Caro has lived more than half her life as an only child, and that’s the way she likes it. So when her stranger of an older sister returns home unexpectedly, she’s not sure how to handle it. Hannah left eleven years ago to join a convent, something that Caro has a hard time comprehending, and she has an even harder time understanding how Hannah fits into their family. But even though Hannah is home and everyone is trying to be happy about that, it’s obvious to Caro that Hannah is hiding some pretty big secrets: about why she joined the convent, why she left, and an event that occurred years ago and is still haunting her.
The Opposite of Hallelujah is a little slow to start, but Caro’s frank voice will soon hook readers. Though she may seem a little immature at times, her blunt, honest nature and sometimes guarded desire to work things out with her family is her redemption. Caro is a pretty curious character—she’s constantly probing at the connection between her family, religion, and science, wondering how things work. Sometimes she makes errors of judgment, and they hurt the relationships she has with her parents, Hannah, and her sort-of boyfriend, Pawel. The most interesting part of the novel is definitely the complex family dynamics and how Hannah’s secret and their parents’ denial has complicated her own life and Caro’s. All in all, everything comes together in the end, but not too easily or too neatly to be considered unrealistic. Jarzab leaves her characters with lots of hope, stronger relationships, and Caro is much more mature. The Opposite of Hallelujah is a great coming-of-age novel that isn’t afraid to tackle heavier subjects of life, death, faith, guilt, and forgiveness.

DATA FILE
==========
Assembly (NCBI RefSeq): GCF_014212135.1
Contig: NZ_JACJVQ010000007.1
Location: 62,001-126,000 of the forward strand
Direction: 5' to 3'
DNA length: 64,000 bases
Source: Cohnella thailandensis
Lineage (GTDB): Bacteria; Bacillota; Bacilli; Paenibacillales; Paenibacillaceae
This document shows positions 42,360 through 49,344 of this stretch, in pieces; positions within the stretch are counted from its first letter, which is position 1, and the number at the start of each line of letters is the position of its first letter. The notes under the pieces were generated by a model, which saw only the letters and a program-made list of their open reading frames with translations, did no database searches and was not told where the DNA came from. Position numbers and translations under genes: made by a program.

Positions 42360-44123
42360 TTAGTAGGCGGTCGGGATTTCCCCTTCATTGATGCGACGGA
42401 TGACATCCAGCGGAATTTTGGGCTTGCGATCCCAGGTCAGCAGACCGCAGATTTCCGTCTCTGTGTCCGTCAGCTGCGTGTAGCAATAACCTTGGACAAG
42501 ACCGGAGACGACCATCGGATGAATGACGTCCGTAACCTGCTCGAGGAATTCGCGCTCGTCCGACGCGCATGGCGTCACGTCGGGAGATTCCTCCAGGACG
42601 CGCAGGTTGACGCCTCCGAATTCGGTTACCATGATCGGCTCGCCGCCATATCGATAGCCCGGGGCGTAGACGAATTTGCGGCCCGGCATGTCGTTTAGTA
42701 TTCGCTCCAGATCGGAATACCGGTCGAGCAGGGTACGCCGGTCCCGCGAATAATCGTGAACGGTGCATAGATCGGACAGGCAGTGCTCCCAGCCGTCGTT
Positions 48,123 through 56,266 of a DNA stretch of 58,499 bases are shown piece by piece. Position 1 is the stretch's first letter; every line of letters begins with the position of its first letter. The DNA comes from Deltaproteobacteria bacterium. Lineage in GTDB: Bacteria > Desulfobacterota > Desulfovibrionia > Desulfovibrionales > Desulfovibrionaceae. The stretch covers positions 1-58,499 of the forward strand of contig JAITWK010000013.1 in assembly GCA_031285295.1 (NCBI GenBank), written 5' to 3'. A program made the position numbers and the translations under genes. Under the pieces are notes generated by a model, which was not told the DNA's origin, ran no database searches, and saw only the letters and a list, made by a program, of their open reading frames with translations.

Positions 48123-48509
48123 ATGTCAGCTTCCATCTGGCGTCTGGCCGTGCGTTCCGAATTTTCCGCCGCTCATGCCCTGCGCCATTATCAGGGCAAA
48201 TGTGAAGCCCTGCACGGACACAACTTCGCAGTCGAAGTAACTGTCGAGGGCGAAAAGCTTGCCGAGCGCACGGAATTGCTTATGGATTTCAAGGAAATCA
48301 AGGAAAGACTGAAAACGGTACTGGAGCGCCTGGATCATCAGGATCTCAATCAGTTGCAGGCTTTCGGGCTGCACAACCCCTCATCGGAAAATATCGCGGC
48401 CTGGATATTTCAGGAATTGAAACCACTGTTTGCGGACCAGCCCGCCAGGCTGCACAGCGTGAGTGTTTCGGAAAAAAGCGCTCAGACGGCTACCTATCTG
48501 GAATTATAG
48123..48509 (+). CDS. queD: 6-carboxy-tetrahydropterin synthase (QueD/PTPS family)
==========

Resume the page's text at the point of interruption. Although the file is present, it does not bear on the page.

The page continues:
Cover Comments: I really like the blue of this cover, and the close-up of the girl's face is an interesting and unique perspective.
Review copy provided by publisher.